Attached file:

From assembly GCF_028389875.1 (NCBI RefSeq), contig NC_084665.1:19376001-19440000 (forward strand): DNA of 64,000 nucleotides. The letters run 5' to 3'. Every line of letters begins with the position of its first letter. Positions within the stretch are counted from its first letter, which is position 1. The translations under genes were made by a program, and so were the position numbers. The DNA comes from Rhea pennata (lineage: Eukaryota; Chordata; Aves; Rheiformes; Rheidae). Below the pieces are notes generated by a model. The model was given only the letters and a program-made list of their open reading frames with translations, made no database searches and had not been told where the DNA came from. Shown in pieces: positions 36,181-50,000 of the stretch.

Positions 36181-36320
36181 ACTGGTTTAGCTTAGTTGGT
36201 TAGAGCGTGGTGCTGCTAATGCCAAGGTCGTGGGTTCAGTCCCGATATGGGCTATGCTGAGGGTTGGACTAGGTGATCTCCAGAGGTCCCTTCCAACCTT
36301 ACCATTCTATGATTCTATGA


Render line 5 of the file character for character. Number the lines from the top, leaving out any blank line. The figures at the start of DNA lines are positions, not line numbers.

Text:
36301 ACCATTCTATGATTCTATGA